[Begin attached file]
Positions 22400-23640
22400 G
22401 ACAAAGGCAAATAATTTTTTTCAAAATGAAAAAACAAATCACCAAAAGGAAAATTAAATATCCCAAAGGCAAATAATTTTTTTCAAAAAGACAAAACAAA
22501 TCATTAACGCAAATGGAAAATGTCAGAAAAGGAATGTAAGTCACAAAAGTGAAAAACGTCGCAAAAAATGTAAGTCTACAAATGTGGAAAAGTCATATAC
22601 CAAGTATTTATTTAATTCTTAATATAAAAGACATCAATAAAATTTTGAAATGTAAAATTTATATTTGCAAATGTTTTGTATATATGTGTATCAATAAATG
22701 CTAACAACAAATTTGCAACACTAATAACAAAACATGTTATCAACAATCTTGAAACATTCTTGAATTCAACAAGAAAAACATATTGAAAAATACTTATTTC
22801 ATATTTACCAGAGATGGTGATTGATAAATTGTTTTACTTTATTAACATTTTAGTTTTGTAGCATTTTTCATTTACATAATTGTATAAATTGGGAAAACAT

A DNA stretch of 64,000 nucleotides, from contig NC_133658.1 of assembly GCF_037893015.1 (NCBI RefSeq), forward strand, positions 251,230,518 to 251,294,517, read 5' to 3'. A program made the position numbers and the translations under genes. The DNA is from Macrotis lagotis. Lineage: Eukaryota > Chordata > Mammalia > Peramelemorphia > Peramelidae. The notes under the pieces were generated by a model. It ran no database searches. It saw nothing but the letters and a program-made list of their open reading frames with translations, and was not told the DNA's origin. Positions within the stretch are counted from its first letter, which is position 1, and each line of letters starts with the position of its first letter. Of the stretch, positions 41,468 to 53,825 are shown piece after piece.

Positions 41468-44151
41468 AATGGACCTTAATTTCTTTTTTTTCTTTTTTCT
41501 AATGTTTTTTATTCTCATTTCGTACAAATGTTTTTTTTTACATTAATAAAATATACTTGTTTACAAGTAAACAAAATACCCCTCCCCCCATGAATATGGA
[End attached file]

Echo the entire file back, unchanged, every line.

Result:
Positions 22400-23640
22400 G
22401 ACAAAGGCAAATAATTTTTTTCAAAATGAAAAAACAAATCACCAAAAGGAAAATTAAATATCCCAAAGGCAAATAATTTTTTTCAAAAAGACAAAACAAA
22501 TCATTAACGCAAATGGAAAATGTCAGAAAAGGAATGTAAGTCACAAAAGTGAAAAACGTCGCAAAAAATGTAAGTCTACAAATGTGGAAAAGTCATATAC
22601 CAAGTATTTATTTAATTCTTAATATAAAAGACATCAATAAAATTTTGAAATGTAAAATTTATATTTGCAAATGTTTTGTATATATGTGTATCAATAAATG
22701 CTAACAACAAATTTGCAACACTAATAACAAAACATGTTATCAACAATCTTGAAACATTCTTGAATTCAACAAGAAAAACATATTGAAAAATACTTATTTC
22801 ATATTTACCAGAGATGGTGATTGATAAATTGTTTTACTTTATTAACATTTTAGTTTTGTAGCATTTTTCATTTACATAATTGTATAAATTGGGAAAACAT

A DNA stretch of 64,000 nucleotides, from contig NC_133658.1 of assembly GCF_037893015.1 (NCBI RefSeq), forward strand, positions 251,230,518 to 251,294,517, read 5' to 3'. A program made the position numbers and the translations under genes. The DNA is from Macrotis lagotis. Lineage: Eukaryota > Chordata > Mammalia > Peramelemorphia > Peramelidae. The notes under the pieces were generated by a model. It ran no database searches. It saw nothing but the letters and a program-made list of their open reading frames with translations, and was not told the DNA's origin. Positions within the stretch are counted from its first letter, which is position 1, and each line of letters starts with the position of its first letter. Of the stretch, positions 41,468 to 53,825 are shown piece after piece.

Positions 41468-44151
41468 AATGGACCTTAATTTCTTTTTTTTCTTTTTTCT
41501 AATGTTTTTTATTCTCATTTCGTACAAATGTTTTTTTTTACATTAATAAAATATACTTGTTTACAAGTAAACAAAATACCCCTCCCCCCATGAATATGGA